Sweden is a beautiful country with forests and lakes everywhere. The capital Stockholm was built on 14 islands and is often referred to as the ‘Venice of the North’. It is also a large country - 5 times larger than Austria. Of 10 million inhabitants, 1.5 million were born outside Sweden. The population density, however, is only 22 inhabitants per square kilometer. Swedes are used to a lot of space and like solitude, peace and quiet. Swedes love nature and most of them dream of living in a small red wooden cottage in the forest, next to a lake (at least in the summer).
Sweden is a constitutional Monarchy with kings dating back to the 10th century. The present King, Karl VXI Gustaf is a descendant of Sweden was a Catholic country from the Middle Ages until the 15th century. Before that time people believed in the Norse Gods the most well-known are probably Odin and Thor. The Reformation in the 16th century transformed Sweden from Catholicism to Protestantism. The most important relic from Catholic times is Santa Lucia who was a Saint from Sicily. She is celebrated all over the country on the 13th of December each year. The Swedish language is, like English and German, a West Germanic language, almost mutually intelligible with Danish and Norwegian. It can be assumed that all the Vikings could understand each other. Nowadays, most Swedes can understand Danish and Norwegian rather well, but not Icelandic.
Sweden is known for its social equality and openness. Matters, like for instance, income and age are not taboo in Sweden and you can easily ask people how much they earn and how old they are, something that would not be appreciated in many other countries! Salaries and taxes paid by Swedes are made public every year by the tax authorities. You cannot hide your age either because every Swedish citizen has a so called ‘personal number’ in which you can see a person’s date of birth, gender and place of birth. This number is more important than your name. You can easily change your name but never your personal number.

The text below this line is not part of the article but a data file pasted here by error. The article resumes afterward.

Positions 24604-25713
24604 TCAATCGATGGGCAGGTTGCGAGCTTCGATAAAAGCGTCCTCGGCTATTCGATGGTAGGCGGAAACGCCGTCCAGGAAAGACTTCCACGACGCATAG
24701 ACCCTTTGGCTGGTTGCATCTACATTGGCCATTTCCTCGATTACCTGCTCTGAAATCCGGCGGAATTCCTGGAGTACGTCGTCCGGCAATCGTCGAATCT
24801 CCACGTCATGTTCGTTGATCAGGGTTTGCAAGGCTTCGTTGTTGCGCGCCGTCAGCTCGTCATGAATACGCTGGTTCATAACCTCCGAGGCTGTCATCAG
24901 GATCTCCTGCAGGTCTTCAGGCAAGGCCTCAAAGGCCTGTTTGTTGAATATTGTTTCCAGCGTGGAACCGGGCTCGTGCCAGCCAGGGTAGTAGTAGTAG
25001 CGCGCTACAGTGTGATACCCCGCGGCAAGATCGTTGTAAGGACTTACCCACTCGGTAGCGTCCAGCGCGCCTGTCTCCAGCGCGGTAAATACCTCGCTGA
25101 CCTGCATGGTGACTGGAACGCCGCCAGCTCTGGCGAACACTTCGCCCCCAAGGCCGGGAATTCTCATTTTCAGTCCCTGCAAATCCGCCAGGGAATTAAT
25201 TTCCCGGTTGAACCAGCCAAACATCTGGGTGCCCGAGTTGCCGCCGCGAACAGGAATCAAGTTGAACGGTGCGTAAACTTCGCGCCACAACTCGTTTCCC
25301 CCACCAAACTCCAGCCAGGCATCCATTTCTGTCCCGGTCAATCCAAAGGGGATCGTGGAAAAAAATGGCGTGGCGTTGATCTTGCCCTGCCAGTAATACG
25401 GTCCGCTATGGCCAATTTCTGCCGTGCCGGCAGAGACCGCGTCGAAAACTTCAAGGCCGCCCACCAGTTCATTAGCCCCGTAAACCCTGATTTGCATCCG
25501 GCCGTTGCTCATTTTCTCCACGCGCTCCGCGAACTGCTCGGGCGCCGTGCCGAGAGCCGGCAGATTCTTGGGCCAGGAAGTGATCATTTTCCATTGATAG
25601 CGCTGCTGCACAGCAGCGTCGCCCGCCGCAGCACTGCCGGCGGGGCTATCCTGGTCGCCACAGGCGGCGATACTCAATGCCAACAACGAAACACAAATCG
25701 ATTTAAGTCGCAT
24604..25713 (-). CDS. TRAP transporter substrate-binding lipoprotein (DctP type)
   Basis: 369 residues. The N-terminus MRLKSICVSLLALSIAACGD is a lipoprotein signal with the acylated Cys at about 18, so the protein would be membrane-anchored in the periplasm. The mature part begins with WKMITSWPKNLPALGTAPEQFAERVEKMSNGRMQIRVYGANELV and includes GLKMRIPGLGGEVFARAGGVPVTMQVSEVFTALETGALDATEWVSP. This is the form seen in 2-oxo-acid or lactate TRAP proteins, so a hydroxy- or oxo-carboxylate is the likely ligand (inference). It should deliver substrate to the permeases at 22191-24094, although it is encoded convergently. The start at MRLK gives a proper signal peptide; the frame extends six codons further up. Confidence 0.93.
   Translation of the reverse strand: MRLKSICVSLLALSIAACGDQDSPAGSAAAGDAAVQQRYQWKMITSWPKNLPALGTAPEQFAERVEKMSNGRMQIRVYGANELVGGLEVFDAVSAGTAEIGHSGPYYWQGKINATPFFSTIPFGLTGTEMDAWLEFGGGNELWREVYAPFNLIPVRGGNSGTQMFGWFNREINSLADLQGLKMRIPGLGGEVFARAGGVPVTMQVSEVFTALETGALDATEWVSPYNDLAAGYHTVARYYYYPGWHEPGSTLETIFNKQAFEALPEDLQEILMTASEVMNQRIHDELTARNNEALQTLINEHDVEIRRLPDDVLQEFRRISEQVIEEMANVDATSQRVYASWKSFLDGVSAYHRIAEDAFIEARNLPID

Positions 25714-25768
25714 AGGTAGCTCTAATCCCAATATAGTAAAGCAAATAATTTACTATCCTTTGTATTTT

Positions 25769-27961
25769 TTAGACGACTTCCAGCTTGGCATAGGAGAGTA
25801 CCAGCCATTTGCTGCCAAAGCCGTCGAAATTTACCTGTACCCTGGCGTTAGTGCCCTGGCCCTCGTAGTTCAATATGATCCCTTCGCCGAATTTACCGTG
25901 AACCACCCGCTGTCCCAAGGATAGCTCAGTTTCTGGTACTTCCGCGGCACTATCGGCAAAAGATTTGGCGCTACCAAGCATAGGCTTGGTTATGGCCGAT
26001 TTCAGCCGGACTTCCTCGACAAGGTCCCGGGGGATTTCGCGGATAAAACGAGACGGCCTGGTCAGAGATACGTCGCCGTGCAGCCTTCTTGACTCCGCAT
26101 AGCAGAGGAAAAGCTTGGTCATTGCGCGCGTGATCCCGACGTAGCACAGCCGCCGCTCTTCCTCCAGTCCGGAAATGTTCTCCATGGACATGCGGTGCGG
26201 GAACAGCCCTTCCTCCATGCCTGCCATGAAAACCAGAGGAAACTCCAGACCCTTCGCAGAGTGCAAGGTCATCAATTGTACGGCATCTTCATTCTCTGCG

Equality between women and men has a long tradition in Sweden. For instance, married couples are taxed separately, age of retirement is the same, widow’s and widower’s pensions do not exist, paternity leave is mandatory, all schools are co-ed. Equality between the sexes is also reflected in the language. Recently, a new pronoun has been introduced and is now gradually being used in media and official documents. The pronoun is ‘hen’ which can refer to a man or a woman. The male pronoun is ‘han’ and the female pronoun is ‘hon’. Also in the Swedish Church there is an effort to be equal. The Archbishop is a woman. Most bishops are women. Among priests in Sweden 50 per cent are men and 50 per cent are women.
Sweden is a neutral country and stayed out of both World Wars. It was not always a peace-loving country, though. During the 17th century it fought the Catholics in the 30-year war. During that war the Swedish King Gustaf II Adolf was killed. His daughter Kristina then became Queen of Sweden. However, she abdicated, converted to Catholicism and moved to Rome. If her father would have known - having sacrificed his life to fight the Catholics! Sweden also fought seven wars with Denmark and several wars with Russia, winning some and losing some.
Presently, Sweden, like many other countries, is undergoing a lot of changes. The political situation is not as clear any more. The results of the parliamentary elections in September 2018, have led to a political stalemate. The contentious issue is about a party called ‘Sweden Democrats’ - a party that wants to cut down on immigration. They got almost 20 per cent of the votes but the other parties refuse to cooperate with them. Since 2015 Sweden has accepted more asylum-seekers per capita than any other European country and it has led to a lot of tension between the parties and also between its citizens. Freedom of religion is regulated by law.
Religion has not been an issue in Sweden for hundreds of years, but the new situation in the world has changed that - also in Sweden. Hopefully, Sweden will be able to keep its tradition of consensus-building among political parties and find a solution that everybody will be able to live with.
Contributed by Mona Angel